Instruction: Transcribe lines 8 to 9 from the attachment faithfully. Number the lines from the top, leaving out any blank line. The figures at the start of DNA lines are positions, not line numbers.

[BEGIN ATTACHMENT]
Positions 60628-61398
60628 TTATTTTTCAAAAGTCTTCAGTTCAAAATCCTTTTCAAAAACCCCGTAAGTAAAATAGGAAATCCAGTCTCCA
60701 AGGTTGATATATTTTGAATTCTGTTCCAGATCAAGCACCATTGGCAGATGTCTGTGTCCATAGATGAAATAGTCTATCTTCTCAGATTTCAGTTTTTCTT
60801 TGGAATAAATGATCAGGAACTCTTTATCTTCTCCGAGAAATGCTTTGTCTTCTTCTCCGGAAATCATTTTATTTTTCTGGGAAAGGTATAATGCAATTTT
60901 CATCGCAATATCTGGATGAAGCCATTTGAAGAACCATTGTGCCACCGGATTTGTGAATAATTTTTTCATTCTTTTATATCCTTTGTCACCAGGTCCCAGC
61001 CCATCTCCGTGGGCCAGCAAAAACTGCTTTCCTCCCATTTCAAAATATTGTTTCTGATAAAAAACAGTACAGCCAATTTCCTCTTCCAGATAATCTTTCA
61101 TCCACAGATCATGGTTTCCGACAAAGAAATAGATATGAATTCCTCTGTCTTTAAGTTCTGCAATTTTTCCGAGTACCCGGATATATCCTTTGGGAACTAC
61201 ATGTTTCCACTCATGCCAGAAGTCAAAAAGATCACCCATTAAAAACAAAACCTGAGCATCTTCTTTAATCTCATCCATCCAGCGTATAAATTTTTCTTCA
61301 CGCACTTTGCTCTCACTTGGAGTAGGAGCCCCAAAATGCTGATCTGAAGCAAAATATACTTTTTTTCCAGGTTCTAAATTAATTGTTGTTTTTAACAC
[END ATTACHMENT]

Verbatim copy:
61201 ATGTTTCCACTCATGCCAGAAGTCAAAAAGATCACCCATTAAAAACAAAACCTGAGCATCTTCTTTAATCTCATCCATCCAGCGTATAAATTTTTCTTCA
61301 CGCACTTTGCTCTCACTTGGAGTAGGAGCCCCAAAATGCTGATCTGAAGCAAAATATACTTTTTTTCCAGGTTCTAAATTAATTGTTGTTTTTAACAC